Editor’s note: The following was written by Ryan Bergman, Iowa State University program coordinator in ag technology, for the Integrated Crop Management News blog.
The use of aerial imagery in production agriculture has continued to grow and evolve over the last several years since its debut on the market. With significant changes in how imagery is captured and processed and the quality of images available, there are now many applications for this technology on farms.
With many choices available for capturing aerial imagery, it’s important to understand the differences and applications to help you make the best decisions for your operation.
The three main options commonly used for aerial imagery in the ag industry are UAVs (unmanned aerial vehicles, or drones), manned aircraft (typically small planes) and satellite-delivered imagery. Drones typically deliver the best image resolution, as they are equipped with high quality cameras and can fly at lower altitudes than manned aircraft. As you can see in Figure 1, imagery taken with a UAV can provide the ability to observe individual rows and plants, as well as clearly identifying planter skips and other areas of lower yield.
Drones also offer the best flexibility for timing the capture of images, ensuring that weather and lighting are good for collecting imagery.
While battery life for drones has made substantial improvements in recent years, this is still an important limiting factor to consider.
Manned aircraft can also provide high-quality, valuable imagery without the time commitment or overhead costs of using a UAV. Targeting specific weather or times of day is not as easy with manned aircraft because of the preparation required. However, many companies now offer packages that include multiple flights and field maps throughout the growing season for a fixed price.
This can be valuable for those interested in aerial imagery without the time commitment and costs of owning a UAV.
Satellite imagery has been around for decades but continues to make improvements to the quality and timing of imagery available. Many services offer image resolution as high as one meter per pixel, but satellite imagery is often hindered by weather and cloud cover. Several days of overcast could result in missing a desirable image of your crop at a specific growth stage.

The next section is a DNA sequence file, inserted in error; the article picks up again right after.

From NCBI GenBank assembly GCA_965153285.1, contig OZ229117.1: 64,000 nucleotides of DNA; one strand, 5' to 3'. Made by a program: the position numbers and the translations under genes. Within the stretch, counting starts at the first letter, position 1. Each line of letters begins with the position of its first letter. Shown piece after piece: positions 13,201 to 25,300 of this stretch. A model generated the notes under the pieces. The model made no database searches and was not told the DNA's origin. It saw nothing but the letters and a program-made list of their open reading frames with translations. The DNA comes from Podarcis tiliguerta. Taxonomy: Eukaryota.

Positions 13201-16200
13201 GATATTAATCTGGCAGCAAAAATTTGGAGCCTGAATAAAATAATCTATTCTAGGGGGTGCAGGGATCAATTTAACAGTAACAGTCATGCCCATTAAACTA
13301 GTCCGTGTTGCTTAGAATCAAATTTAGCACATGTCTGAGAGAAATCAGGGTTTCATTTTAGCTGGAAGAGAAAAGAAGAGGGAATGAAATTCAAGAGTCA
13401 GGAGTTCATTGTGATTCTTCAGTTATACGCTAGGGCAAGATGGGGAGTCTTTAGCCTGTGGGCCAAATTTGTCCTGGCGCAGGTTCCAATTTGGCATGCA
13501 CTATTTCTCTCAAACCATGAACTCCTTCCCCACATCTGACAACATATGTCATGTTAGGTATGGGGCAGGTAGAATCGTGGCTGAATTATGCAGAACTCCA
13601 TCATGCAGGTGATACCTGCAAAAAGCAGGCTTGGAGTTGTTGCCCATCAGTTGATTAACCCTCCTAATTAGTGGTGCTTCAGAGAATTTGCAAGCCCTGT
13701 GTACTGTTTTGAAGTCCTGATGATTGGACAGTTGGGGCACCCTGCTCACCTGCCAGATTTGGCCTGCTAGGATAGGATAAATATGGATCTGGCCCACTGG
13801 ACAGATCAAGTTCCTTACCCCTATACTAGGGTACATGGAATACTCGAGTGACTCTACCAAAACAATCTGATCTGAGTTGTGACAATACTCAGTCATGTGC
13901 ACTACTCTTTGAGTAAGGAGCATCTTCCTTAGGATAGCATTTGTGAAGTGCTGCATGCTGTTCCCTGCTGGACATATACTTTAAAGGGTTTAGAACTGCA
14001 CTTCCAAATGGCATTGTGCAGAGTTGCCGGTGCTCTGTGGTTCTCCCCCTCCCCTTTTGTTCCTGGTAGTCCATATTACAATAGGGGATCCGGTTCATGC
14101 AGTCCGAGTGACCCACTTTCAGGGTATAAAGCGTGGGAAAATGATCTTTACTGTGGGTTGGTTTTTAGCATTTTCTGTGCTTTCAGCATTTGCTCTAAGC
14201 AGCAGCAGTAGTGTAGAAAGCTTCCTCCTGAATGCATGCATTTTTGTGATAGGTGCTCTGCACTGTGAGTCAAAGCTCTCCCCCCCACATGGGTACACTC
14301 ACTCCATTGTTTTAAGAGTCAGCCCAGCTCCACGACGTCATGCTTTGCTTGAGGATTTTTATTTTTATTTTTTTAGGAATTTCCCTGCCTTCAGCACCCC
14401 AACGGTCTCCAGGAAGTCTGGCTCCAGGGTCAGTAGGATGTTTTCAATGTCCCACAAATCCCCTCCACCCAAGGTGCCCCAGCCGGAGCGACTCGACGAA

An advantage of satellite imagery is it’s archived, enabling you to purchase images from last week or even from years ago. Some examples of commonly used ag satellite imagery providers are Planet and Satshot.
UAVs continue to be a popular option. Fixed wing drones are more expensive and more difficult to operate, which quickly resulted in development of app-based software to use quadcopter drones for collecting georeferenced images of fields and stitching them together. Commonly used apps include DroneDeploy, Pix4D and Sentera.
While fixed wing drones still have some advantages when mapping larger field areas, the quad copter type still tends to be most common in the ag sector due to their price point, ease of operation, and ability to integrate with third-party apps.
This change allowed easier access to high-quality field maps, and since then imagery has become widely adopted in the ag industry by everyone from seed companies and ag retailers to farmers using drones to scout their fields.
While many product types and services focus on providing orthomoasic images (georeferenced field maps from many images being stitched together), quadcopter-style UAVs also provide other unique and valuable information. The ability to receive a live video feed from the UAV and gain a high level view of the field to evaluate crop vigor, damage, equipment job quality, etc. allows you to evaluate your field in real time. This can often provide instantaneous knowledge about your field and allow for quick management decisions to avoid or correct issues identified.
Pros: Simple to use, instantaneous feedback for scouting, can provide high-resolution maps
Cons: Often only able to capture a single image type (RGB, NIR, thermal) during flight, productivity often limited by battery life, field maps can be large and difficult to manage
Fixed Wing UAV
Pros: Automated flights, can cover more acres/hour when mapping compared to a quadcopter
Cons: High cost to purchase, more complex to operate, field maps can be large and difficult to manage
Pros: Lower overhead cost than owning a UAV, typically provides multiple stitched images (NIR, RGB, NDVI, etc.)
Cons: Longer wait time between ordering and receiving images/maps, less flexibility with flight altitude (i.e. image resolution) and sensor packages
Pros: Low cost, archived historical data, smaller, more manageable file sizes
Cons: Lowest resolution of all options, images often may be impacted by cloud cover